Royal Dutch Shell’s female employees in Britain earned 18% less on average than their male colleagues in 2020, with the pay gap slightly narrowing from the previous year.
In its annual UK diversity pay gap report, Shell also published – for the first time – data on ethnicity which also revealed that the average pay and bonuses for Black, Asian and Minority Ethnic (BAME) employees was 8.5% lower than non-BAME staff.
The gender pay gap – defined as the difference in the average pay and bonuses of all men and women across an organisation – has narrowed in recent years, however: it stood at 18.7% in 2019, 18.6% in 2018 and 22.2% in 2017.
Women represented just 34% of the energy company’s c 6,000-strong British workforce in 2020, with Shell noting that men have traditionally made up the majority of the workforce in the oil and gas sector.
However, Shell said it had achieved its ambition to have women in 30% of senior positions in the country. BAME employees made up 21% of the workforce.
Shell said the main factor contributing to its ethnicity pay gap is that there are proportionately fewer BAME employees in senior roles which attract higher pay and higher bonuses.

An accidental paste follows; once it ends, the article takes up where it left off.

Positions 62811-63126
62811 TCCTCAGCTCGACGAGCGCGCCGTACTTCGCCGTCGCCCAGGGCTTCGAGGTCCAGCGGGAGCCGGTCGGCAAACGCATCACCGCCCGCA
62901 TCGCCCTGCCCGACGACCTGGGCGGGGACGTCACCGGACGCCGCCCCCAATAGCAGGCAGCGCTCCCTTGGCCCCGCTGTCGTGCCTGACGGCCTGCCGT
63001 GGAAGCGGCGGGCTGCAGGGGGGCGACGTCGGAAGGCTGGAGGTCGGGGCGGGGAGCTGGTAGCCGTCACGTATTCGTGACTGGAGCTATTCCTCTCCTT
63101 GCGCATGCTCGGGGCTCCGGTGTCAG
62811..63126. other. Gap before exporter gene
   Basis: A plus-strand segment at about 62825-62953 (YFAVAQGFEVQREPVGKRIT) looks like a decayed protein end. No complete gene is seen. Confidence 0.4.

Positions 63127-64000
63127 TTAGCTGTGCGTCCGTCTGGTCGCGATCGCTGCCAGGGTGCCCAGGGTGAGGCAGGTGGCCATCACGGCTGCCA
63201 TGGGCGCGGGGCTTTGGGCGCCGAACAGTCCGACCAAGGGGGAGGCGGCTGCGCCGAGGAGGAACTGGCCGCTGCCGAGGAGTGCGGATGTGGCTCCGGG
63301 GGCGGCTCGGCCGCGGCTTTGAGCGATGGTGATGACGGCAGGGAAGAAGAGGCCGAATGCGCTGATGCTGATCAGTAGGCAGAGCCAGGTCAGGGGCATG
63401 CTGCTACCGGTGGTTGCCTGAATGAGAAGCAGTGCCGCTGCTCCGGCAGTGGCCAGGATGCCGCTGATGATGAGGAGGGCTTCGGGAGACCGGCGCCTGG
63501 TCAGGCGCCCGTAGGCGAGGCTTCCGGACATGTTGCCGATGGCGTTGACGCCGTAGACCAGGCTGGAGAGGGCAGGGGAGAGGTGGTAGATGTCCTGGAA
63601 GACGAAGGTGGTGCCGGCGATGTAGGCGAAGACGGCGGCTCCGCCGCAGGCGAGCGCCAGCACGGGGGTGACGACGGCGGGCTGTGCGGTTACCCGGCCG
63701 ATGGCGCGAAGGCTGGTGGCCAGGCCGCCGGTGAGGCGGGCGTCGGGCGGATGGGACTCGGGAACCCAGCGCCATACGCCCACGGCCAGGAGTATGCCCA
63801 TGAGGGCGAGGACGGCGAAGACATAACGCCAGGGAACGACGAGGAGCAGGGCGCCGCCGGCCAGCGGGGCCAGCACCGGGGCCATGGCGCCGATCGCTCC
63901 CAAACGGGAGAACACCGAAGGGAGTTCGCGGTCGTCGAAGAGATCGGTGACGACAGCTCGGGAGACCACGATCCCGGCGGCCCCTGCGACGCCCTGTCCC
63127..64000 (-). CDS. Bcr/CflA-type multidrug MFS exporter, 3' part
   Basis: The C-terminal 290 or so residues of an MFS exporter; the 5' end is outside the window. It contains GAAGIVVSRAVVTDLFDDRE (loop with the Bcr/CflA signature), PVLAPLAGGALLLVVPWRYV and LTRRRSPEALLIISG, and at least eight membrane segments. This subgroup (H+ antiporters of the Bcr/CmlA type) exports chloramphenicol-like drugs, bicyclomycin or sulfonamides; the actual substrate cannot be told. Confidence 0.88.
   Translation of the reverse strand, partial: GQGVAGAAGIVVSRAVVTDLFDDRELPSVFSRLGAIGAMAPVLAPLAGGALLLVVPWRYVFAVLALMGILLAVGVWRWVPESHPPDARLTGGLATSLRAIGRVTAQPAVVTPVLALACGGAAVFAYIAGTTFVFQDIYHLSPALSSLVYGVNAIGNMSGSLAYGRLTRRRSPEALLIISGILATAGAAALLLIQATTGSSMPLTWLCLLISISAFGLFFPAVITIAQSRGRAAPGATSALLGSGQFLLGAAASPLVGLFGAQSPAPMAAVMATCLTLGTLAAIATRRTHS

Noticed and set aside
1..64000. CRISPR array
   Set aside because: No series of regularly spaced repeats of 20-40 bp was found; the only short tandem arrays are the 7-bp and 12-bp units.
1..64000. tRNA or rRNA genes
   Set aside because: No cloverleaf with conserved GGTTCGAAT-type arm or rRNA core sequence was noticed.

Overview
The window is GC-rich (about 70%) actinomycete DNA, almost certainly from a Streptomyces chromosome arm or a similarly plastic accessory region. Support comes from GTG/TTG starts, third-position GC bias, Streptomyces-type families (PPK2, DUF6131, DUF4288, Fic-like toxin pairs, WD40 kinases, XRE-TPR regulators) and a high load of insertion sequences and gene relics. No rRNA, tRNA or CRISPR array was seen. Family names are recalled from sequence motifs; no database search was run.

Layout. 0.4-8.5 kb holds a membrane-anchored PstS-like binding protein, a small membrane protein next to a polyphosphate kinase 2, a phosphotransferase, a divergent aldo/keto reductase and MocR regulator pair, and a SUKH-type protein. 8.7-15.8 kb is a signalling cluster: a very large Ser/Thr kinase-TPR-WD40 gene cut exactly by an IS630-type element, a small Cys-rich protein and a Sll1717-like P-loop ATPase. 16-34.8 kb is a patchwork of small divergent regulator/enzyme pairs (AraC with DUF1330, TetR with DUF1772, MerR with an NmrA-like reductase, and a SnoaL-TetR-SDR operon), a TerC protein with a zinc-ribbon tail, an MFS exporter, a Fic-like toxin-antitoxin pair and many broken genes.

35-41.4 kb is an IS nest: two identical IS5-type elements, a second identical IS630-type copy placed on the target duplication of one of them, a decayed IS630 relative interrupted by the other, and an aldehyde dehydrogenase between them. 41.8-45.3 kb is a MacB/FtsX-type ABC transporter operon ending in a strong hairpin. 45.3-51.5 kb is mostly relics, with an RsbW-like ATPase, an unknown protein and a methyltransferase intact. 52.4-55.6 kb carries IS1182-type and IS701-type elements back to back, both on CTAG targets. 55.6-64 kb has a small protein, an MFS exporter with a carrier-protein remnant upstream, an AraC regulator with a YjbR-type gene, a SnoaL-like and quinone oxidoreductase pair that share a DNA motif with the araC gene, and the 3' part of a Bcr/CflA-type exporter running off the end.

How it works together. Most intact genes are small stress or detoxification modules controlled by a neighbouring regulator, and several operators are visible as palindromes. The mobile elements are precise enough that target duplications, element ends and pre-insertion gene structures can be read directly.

Addressing the discrepancy in BAME pay, Shell said in a statement that it is taking action to increase the representation of ethnic minorities at the company in the UK in line with the relevant UK working population:
“This includes an aim to increase the number of employees recruited from BAME backgrounds and the introduction of recruitment aspirations for Black representation. We will work towards achieving this by expanding the reach of our recruitment campaigns to attract more diverse applicants through external advocacy and outreach work and by sponsoring opportunities for people from Black, Asian and Minority Ethnic backgrounds.”
Shell added that it is also putting in place new development programmes to support more of our existing BAME employees to progress senior levels, including through mentoring and providing greater visibility of BAME role models.
“While we are making progress in building an inclusive workplace for all, we are not yet where we need to be,’’ said Sinead Lynch, Shell UK country chair. “In a challenging year we have remained focused on closing the gender pay gap.”
“At the same time, we recognise that to create a truly diverse culture in Shell we need to look beyond gender, which is why we are publishing our ethnicity pay gap data for the first time. By being transparent about our performance and holding ourselves to account we want to build a culture that attracts and retains the best talent for Shell in the UK.’’
“It is key for all employers to improve equality of opportunity in the workplace,” added Sandra Kerr, race director at Business in the Community. “By publishing their ethnicity pay gap, Shell demonstrates its commitment to transparency and determination to accelerate change to address inequalities. We urge more companies to follow.”